BTW, the right thing would be to reinstitute Glass-Steagall, reregulate the banks, and imprison the crony banksters. However, Republicans in Congress are fighting this and most Dems havent pushed this either.

  • @Fred, you’re my hero.

  • Comment by dog-walker

    Couldn’t have said it better. I too am an ex life long Democrat and don’t know who to vote for next time but it sure won’t be the incumbents. I have no doubt Republicans would have done the same so I guess my vote will be wasted on some third party. On the other hand I feel the need to punish my former party by seeing to it they are booted and the only way to do that would be to vote Republican.


  • The talk of escaping the bonds of servitude (in this case,mortgage debt servitude) is as old as civilization itself. It is after all, the founding principle of the American revolution. How are we as a modern society to deal with our current Wall Street overlords and economic tyranny? Yes of course we are talking about mortgage debt but is this the start of the second American revolution? It certainly feels like an awakening and the Tea Party would have you believe it is much, much more (they scare me frankly but they do have a point). Strategic defaults are individual decisions but collectively they make a potent statement. However this plays out, our current system is not sustainable so the only thing that we can say for sure is that big changes are coming.
    Be brave Comrades!

  • Kid Charlemagne

    We are past the point of no return. In engineering, we use PID control: Proportion, Integral, Differential. All things move according to mathematical principles. The Integral windup with this bubble and the downside to letting someone call this 50-year bluff would be global financial devestation like the collapse of Rome or the Mets. (my estimation is that voodoo economics came to power in the coup that killed JFK with Johnson and the Vietnam War, but of course this stuff has been going on since Satan got Eve to pressure Adam into the first RHG with a liar loan).

  • I told you so 2 years ago. Can’t remember? See my article: A Funny World (25): God gives you a chance to stand up again (
    Thank you for telling me that it now has a updated fancy name “strategic default.”

  • The bailout of the TBTF banks is bad enough to destroy public confidence, but consider this. The USA has had a recent Treasury Secretary who sold fraudulent securities. A common criminal as Treasury Secretary, and he is not going to jail.

    Now recall the shooting of the NYC Times Square huckster over the holidays who was ripping off passers-by for $10. He was pursued by police and shot and killed (and yes he appears to have been armed.)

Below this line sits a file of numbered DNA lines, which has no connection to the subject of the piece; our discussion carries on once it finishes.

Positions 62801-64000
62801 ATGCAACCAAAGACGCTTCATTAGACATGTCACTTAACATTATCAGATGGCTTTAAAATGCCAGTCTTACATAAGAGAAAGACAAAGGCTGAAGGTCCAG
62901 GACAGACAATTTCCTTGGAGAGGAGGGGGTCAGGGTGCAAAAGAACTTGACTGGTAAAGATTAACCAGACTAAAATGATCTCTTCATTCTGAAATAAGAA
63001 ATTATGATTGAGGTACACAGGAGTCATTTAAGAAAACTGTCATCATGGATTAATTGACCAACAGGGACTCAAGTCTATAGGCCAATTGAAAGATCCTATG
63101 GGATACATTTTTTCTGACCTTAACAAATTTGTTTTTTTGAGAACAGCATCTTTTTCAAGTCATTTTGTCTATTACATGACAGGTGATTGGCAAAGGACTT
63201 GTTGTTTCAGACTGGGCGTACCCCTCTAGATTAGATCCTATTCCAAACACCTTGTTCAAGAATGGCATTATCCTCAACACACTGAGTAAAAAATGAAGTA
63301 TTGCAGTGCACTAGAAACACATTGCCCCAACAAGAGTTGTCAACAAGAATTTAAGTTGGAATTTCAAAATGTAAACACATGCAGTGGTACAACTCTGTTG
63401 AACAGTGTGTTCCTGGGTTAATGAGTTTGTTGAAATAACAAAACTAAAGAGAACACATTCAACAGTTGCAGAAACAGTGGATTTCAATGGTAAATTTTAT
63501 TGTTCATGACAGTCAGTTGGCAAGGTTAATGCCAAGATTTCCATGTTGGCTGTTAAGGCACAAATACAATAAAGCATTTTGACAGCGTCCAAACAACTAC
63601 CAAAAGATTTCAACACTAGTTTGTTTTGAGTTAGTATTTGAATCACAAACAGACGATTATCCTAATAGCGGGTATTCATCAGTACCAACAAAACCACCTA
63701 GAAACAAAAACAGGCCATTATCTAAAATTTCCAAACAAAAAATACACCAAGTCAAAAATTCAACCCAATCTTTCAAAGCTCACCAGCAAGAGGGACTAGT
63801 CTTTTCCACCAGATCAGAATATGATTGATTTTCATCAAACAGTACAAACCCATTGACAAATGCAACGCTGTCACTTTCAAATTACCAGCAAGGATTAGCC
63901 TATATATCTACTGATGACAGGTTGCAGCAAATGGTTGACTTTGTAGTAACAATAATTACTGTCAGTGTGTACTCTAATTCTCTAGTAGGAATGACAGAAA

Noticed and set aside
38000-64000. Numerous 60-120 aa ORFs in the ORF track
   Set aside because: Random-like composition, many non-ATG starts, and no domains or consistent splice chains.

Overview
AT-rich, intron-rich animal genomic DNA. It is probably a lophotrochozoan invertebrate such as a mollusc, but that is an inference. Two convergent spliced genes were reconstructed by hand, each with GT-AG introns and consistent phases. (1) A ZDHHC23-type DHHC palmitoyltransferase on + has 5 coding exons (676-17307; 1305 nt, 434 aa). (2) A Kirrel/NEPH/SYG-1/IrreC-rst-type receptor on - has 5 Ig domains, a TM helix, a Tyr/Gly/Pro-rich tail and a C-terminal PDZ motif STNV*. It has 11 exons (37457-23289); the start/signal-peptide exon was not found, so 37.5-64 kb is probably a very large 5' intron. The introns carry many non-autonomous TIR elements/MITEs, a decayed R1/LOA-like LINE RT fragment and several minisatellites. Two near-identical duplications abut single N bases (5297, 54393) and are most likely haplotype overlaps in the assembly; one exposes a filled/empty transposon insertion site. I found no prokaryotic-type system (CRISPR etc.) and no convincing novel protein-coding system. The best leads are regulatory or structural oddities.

Get the picture?

  • Wow DHB,

    You sure get alot of comments to these sort of articles.
    Not so much with the dryer, Perot-like articles.
    But I likey!

    I totally agree with a couple of the replies regarding the “short sale” nonsense.
    Who the hell even started that madness?
    Another bank con?
    “Oh, pay your mortgage payment, and work like a slave for us to sell the house for as much as possible whie we make it a tough as we can for you”
    “Yeah, we might not ding your credit history as bad, but we’re sure someone else will, perhaps our Credit Card division”
    Give me a break.
    I hear this refrain constantly about homeowners jumping through every imaginable hoop of behalf of the banks trying to short sale the “bank’s” home for them. Hell, sometimes the process of just getting permission to be their minion is a torture test.
    I think that jig is up. People have wised up. Fuck that noice. I’ll sit here and string the bank along real nice and slow. Play their game, Make them think we care and are sweating bullets. Then, when the timing is right for us, we’ll leave them with their bag of crap to clean up.
    I think this is the American public’s way of giving a big ole passive-agressive FU to the banksters and to some extent, the Govt.
    People are just fed up with seeing two sets of rules. And trying to play by those defined for them and getting screwed.
    In these times, it’s every man for himself, and to a certain extent, dog eat dog.
    Credit score damage? Ha!
    I think alot of people say, yeah mabye, But so is most everyone elses score. And it didn’t seem to be too bad for GM or AIG. And besides, in 3 or 4 years, all is well. Or, who cares. We don’t have any interest in “buying” a house anytime in our future. Overpriced SUV? Keep it.
    Truth is, this strategic default phenomena is not even that new of a trend. It was seen during the late stages of the Alt-A boom, where people were moonwalking from their current and exhausted ATM machine/house, and buying a more reasonably priced home with a “NINJA” loan. Take that you silly banksters.

  • This is a great blog Doc – You are getting close to the core of our future truth, but you are not quite there yet. It should be obvious to all that with $13 Trillion invested (mostly with the financial sector), our government is not going to let these crooks fail. Given that banks know that by law the FDIC will shut them down if the capital on their books falls below a certain level, and that foreclosure is the surest, fastest way to remove capital from their balance sheets, why would they foreclose? Bottom line: Banks will parse homes out at a leisurely pace that minimizes further pricing erosion.
    Next, regarding 10% or even 20% down, from a purely business perspective, this is sunk cost. Once the benefit of defaulting outweighs the benefit of paying, from a business perspective, one should simply default. Certainly one should consider the impact of default on their credit, but this is short lived. I do concede that humans are not driven only by logic, and that morally/emotionally many people will continue to pay as long as they can. Personally, I would default in a heartbeat if it was in my favor. I figure if your playing a game with cheaters, you either quit the game or cheat.